Motivation theories are primarily divided into two major types which are the content theories and the process theories.
This report aims to critically evaluate two process theories of motivation which is the Expectancy Theory by Victor Vroom and the Equity Theory by John Stacy Adams.
The methodologies used in this report include a study and analysis of textbooks, writings and journals from the internet.
As a conclusion, the question is not whether each of these approaches to motivation works, but where and when they work best.
TABLE OF CONTENTS
*Approximately 2,400 *words *excluding* diagrams and tables.
INTRODUCTION What is Motivation?
The word motivation is coined from the Latin word "movere", which means to move. Motivation is defined as an internal drive that activates behaviour and gives it direction. The term motivation theory is concerned with the processes that describe why and how human behaviour is activated and directed.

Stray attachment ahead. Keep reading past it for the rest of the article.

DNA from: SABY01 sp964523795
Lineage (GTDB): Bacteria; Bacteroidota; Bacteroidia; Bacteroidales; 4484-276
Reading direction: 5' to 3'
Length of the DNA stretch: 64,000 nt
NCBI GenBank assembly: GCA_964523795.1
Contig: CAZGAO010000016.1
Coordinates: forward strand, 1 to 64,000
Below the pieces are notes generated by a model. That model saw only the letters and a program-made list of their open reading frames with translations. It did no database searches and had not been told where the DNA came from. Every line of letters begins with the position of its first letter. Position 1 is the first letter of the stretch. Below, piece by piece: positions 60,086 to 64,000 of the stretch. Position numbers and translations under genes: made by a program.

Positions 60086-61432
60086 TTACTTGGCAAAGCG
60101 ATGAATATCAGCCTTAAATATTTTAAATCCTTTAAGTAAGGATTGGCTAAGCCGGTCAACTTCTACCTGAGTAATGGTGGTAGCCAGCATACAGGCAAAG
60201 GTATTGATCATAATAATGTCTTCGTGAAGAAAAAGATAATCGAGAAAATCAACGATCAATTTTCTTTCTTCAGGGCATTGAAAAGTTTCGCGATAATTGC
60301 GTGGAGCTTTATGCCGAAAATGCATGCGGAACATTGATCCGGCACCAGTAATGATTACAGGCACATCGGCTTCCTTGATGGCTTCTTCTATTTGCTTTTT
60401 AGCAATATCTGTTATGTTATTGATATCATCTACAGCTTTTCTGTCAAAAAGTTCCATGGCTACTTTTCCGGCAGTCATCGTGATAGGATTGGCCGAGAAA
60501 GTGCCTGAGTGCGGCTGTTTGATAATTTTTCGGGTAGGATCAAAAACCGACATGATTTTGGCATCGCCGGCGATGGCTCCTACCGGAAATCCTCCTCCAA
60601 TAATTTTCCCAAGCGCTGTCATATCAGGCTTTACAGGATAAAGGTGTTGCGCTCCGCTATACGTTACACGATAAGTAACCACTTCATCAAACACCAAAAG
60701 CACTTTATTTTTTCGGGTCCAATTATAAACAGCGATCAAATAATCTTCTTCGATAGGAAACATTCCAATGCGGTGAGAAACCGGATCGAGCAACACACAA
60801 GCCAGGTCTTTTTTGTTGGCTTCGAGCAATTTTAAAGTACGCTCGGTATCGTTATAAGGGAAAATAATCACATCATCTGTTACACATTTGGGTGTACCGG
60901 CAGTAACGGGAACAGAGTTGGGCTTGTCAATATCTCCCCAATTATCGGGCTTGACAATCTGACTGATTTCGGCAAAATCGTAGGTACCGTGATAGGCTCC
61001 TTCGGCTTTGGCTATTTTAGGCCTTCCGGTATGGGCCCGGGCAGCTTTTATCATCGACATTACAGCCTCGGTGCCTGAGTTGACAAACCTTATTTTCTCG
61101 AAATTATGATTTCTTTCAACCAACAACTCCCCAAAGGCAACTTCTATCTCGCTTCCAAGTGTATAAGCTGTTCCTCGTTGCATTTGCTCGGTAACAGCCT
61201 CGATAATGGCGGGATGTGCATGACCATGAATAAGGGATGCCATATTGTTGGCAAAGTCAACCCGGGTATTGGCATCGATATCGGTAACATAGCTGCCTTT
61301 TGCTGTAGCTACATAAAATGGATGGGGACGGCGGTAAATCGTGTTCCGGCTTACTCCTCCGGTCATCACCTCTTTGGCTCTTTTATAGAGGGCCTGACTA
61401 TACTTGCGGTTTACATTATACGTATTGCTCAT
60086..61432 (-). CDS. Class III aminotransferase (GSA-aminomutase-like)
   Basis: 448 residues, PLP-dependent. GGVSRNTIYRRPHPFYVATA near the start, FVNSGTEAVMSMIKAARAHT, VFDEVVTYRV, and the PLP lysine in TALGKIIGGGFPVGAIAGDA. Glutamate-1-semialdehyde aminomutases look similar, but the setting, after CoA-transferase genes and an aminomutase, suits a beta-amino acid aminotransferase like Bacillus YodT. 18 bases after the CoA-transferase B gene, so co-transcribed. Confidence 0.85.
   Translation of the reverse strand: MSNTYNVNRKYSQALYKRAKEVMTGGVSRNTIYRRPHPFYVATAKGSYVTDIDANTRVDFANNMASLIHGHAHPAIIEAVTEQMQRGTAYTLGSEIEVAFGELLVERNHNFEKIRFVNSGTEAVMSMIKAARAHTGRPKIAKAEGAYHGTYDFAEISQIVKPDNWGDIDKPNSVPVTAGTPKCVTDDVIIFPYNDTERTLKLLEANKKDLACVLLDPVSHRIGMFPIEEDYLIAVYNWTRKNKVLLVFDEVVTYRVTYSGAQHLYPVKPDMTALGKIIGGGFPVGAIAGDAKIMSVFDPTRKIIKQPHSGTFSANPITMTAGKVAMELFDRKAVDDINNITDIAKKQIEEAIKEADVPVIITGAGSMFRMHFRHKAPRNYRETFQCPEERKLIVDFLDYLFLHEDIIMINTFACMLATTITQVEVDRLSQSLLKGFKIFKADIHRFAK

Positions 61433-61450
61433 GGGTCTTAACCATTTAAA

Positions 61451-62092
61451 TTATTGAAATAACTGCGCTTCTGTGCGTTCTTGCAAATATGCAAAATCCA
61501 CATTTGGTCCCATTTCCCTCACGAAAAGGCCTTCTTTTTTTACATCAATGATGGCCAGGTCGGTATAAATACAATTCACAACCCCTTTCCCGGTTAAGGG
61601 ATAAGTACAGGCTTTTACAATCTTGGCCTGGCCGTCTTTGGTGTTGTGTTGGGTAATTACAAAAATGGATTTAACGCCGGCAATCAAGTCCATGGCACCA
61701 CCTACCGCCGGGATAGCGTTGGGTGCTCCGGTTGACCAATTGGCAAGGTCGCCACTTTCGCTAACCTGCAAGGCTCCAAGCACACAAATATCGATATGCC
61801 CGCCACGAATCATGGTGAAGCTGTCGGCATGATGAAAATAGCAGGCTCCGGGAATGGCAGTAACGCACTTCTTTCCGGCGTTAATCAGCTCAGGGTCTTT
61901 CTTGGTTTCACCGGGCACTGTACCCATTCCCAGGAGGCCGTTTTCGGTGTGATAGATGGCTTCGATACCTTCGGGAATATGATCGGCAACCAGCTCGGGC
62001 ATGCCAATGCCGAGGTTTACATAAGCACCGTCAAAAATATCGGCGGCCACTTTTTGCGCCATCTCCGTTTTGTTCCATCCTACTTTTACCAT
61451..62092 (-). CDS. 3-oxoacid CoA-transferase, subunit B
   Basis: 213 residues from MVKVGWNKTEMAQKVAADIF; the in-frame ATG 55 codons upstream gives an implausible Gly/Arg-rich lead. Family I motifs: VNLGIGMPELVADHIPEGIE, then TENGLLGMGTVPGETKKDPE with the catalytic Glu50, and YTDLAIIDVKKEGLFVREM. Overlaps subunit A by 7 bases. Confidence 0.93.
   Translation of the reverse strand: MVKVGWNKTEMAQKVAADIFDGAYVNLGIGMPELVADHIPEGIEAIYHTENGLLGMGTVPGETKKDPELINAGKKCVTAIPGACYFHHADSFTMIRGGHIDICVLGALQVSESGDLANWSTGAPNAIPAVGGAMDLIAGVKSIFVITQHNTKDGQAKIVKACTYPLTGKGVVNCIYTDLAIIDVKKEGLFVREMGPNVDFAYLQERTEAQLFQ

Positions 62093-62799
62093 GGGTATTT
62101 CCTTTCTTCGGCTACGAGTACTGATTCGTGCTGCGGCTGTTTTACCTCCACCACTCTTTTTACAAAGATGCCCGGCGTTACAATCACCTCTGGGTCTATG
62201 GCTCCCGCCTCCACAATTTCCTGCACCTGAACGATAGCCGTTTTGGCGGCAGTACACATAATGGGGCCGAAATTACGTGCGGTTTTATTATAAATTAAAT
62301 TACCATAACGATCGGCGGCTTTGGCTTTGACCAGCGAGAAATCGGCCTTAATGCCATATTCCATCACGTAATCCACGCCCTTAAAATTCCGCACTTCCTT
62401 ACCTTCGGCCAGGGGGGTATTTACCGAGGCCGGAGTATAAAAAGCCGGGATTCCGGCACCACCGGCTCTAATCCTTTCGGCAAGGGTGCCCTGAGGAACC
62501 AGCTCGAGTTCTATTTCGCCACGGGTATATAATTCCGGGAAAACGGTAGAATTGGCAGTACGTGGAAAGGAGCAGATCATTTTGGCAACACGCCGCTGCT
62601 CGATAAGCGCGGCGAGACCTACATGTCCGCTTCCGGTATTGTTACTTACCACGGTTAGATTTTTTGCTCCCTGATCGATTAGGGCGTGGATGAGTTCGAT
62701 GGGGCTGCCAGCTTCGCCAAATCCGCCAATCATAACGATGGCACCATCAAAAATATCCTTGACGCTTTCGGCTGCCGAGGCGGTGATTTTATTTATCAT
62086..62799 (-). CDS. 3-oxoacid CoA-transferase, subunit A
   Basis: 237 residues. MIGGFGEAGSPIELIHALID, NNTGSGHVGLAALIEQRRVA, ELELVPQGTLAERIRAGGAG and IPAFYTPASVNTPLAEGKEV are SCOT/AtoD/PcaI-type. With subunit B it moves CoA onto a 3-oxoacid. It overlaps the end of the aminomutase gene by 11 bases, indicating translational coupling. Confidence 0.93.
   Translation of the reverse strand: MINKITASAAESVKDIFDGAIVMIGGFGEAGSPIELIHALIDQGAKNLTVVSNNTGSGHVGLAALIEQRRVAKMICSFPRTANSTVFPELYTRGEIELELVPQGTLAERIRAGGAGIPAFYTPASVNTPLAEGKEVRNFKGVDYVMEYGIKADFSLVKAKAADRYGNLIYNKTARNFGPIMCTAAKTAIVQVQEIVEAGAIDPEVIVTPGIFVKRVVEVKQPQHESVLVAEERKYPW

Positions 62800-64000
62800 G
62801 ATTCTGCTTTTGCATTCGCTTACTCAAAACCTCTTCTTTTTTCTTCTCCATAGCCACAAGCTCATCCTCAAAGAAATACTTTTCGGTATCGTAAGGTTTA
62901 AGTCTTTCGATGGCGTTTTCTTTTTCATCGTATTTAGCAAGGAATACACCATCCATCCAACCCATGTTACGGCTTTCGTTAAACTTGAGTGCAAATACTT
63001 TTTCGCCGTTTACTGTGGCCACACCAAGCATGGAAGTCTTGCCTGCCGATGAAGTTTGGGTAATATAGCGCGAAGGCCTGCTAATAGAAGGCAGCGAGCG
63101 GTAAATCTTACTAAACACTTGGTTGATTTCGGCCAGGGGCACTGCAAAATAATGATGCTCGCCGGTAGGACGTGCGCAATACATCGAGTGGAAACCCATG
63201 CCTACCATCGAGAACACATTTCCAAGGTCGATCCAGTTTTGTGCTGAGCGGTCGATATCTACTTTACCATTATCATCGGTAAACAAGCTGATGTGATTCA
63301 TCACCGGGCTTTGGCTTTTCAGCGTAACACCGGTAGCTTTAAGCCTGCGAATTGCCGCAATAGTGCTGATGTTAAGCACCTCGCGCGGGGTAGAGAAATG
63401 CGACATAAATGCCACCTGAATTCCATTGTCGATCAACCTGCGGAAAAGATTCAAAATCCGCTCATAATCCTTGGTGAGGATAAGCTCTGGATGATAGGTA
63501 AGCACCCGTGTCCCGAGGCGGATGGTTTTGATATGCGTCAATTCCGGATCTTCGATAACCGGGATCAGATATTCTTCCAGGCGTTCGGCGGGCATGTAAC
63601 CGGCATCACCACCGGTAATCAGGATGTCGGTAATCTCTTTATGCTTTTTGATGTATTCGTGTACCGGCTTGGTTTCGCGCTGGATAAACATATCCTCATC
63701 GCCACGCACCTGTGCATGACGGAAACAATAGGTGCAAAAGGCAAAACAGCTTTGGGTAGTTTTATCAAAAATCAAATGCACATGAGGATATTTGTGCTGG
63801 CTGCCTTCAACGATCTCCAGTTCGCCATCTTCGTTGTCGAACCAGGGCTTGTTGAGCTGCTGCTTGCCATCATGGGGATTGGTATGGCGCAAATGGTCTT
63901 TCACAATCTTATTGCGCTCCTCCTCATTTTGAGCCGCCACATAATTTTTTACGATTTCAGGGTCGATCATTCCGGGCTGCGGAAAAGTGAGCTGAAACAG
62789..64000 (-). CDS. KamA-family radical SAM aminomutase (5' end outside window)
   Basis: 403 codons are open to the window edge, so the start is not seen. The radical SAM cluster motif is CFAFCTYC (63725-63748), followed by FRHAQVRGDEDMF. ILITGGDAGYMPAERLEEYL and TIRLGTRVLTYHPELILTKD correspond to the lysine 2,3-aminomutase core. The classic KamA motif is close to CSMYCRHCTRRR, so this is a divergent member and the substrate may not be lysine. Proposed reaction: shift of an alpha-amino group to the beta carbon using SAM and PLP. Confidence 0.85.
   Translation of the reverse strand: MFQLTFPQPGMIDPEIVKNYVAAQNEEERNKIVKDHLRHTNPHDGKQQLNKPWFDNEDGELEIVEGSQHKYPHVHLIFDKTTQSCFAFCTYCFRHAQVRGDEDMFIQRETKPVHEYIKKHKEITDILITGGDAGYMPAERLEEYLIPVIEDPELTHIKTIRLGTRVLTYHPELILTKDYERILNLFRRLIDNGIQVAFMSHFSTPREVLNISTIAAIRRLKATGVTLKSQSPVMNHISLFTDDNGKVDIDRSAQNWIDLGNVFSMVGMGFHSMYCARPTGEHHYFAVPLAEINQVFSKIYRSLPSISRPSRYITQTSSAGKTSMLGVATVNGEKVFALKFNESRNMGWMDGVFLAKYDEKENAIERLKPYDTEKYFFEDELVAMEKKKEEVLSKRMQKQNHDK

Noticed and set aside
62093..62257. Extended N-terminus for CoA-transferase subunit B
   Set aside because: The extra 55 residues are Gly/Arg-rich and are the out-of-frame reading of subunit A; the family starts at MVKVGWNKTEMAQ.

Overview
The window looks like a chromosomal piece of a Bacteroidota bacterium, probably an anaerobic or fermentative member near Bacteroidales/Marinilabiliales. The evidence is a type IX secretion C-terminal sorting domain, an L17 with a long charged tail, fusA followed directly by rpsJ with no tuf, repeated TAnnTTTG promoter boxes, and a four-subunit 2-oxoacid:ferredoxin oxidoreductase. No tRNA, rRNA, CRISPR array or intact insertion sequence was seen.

To maximize an individuals’ motivation to achieve the organisation’s objectives, managers must have a thorough understanding of theories of motivation. Such theories grew from a realisation that the principles of “scientific management” as advocated by Taylor (1911), involving the radical division of labour (Smith, 1904) by managers who relied too much upon an assumption that monetary rewards motivates.
This realisation, combined with an emerging consciousness regarding the conditions of the working classes in the industrialised West (Mayo, 1933), saw the birth of a new school of thought – the human relations movement – marked by the Hawthorne Study. From this “industrial psychology” school developed two streams of work motivation theory generically known as “Content” theories and “Process” theories (Rollinson 1998).
The Content Theory of Motivation is based on the idea that it is internal or intrinsic factors that energize and directs human... [continues]
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